NBER Working Papers by Peter Koudijs

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Working Papers

December 2014Four Centuries of Return Predictability
with Benjamin Golez: w20814
We analyze four centuries of stock prices and dividends in the Dutch, English, and U.S. market. With the exception of the post-1945 period, the dividend-to-price ratio is stationary and predicts returns throughout all four centuries. “Excess volatility” is thus a pervasive feature of financial markets. The dividend-to-price ratio also predicts dividend growth rates in all but the most recent period. Cash-flows were therefore much more important for price movements before 1945, and the dominance of discount rate news is a relatively recent phenomenon. This is consistent with the increased duration of the stock market in the recent period.
March 2014Leverage and Beliefs: Personal Experience and Risk Taking in Margin Lending
with Hans-Joachim Voth: w19957
What determines risk-bearing capacity and the amount of leverage in financial markets? Using unique archival data on collateralized lending, we show that personal experience can affect individual risk-taking and aggregate leverage. When an investor syndicate speculating in Amsterdam in 1772 went bankrupt, many lenders were exposed. In the end, none of them actually lost money. Nonetheless, only those at risk of losing money changed their behavior markedly – they lent with much higher haircuts. The rest continued largely as before. The differential change is remarkable since the distress was public knowledge. Overall leverage in the Amsterdam stock market declined as a result.
February 2013'Those Who Know Most': Insider Trading in 18th c. Amsterdam
This paper studies how private information is incorporated into prices, using a unique setting from the 18th century that, in many dimensions, is simpler and closer to stylized models of price discovery than modern-day markets. Specifically, the paper looks at a number of English securities that were traded in both London and Amsterdam. Relevant information about these securities originated in London and was sent to Amsterdam on board of official mail packet boats. Anecdotal evidence suggests that these ships carried both public news and private information. They sailed only twice a week, and in adverse weather could not sail at all. The paper exploits periods of exogenous market segmentation to identify the impact of private information. The evidence is consistent with a Kyle (1985) model...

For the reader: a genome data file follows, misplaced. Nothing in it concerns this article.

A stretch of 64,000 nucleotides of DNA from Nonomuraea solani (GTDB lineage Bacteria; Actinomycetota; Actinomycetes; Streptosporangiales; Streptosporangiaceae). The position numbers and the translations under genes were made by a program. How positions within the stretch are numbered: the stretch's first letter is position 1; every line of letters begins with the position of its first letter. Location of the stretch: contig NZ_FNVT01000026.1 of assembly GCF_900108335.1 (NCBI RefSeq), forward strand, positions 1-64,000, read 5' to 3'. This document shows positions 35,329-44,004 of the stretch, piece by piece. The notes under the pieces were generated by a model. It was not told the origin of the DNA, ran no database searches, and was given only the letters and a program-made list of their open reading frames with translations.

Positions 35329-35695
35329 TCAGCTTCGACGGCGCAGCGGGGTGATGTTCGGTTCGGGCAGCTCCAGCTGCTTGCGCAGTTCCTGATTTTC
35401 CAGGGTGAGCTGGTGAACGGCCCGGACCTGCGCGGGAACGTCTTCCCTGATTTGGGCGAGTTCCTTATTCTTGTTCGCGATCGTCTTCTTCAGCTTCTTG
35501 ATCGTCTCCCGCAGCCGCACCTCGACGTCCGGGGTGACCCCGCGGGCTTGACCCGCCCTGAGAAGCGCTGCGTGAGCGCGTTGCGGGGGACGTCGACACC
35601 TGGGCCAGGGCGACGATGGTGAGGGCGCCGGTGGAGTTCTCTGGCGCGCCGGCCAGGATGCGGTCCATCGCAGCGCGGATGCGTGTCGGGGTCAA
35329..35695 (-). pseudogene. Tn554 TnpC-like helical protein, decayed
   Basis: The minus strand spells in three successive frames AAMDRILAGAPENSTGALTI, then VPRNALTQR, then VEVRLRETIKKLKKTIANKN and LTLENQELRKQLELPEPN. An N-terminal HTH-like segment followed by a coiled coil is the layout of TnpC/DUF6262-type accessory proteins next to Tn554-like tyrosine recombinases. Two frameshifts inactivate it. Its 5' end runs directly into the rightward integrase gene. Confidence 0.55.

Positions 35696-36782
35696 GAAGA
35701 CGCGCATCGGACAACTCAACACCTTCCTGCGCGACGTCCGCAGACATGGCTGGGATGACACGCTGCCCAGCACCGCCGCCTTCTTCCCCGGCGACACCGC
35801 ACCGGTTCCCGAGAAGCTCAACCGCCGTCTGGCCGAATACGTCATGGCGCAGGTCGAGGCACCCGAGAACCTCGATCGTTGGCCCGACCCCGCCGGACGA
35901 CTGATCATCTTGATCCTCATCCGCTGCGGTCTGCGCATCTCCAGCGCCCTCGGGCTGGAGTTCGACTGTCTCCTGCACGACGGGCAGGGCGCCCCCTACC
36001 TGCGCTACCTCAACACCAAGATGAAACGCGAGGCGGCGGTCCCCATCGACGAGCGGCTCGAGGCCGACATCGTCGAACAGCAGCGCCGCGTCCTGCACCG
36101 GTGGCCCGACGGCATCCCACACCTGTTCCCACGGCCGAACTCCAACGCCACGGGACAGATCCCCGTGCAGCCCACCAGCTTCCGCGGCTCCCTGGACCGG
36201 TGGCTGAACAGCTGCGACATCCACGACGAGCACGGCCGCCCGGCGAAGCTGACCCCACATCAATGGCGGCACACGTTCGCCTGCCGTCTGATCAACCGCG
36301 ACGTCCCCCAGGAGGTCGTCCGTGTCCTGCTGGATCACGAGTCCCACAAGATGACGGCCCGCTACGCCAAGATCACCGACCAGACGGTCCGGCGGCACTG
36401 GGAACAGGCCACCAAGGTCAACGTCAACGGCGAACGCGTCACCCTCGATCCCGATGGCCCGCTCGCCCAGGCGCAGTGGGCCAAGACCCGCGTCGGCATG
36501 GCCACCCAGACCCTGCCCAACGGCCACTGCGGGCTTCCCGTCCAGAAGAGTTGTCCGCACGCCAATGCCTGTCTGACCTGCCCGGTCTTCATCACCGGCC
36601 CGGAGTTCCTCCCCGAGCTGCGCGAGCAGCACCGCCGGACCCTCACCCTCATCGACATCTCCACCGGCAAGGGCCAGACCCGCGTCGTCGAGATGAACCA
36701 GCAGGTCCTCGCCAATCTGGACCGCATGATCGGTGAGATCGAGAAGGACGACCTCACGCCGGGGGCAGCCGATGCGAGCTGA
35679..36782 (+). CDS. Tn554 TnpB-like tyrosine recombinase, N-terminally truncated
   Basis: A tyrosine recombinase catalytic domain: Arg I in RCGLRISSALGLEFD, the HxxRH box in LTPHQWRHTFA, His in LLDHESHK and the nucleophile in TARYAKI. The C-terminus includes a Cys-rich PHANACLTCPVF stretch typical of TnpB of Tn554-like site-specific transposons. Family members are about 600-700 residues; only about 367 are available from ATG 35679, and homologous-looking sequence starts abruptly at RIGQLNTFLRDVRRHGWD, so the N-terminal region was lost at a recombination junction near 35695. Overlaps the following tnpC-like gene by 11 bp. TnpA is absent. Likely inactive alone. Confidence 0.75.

Forthcoming Journal of Political Economy

The boats that did not sail: Asset Price Volatility and Market Efficiency in a Natural Experiment
What explains short-term fluctuations of stock prices? This paper exploits a natural experiment from the 18th century in which information flows were regularly interrupted for exogenous reasons. English shares were traded on the Amsterdam exchange and news came in on sailboats that were often delayed because of adverse weather conditions. The paper documents that prices responded strongly to boat arrivals, but there was considerable volatility in the absence of news. The evidence suggests that this was largely the result of the revelation of (long-lived) private information and the (transitory) impact of uninformed liquidity trades on intermediaries' risk premia.

Forthcoming in the Journal of Finance

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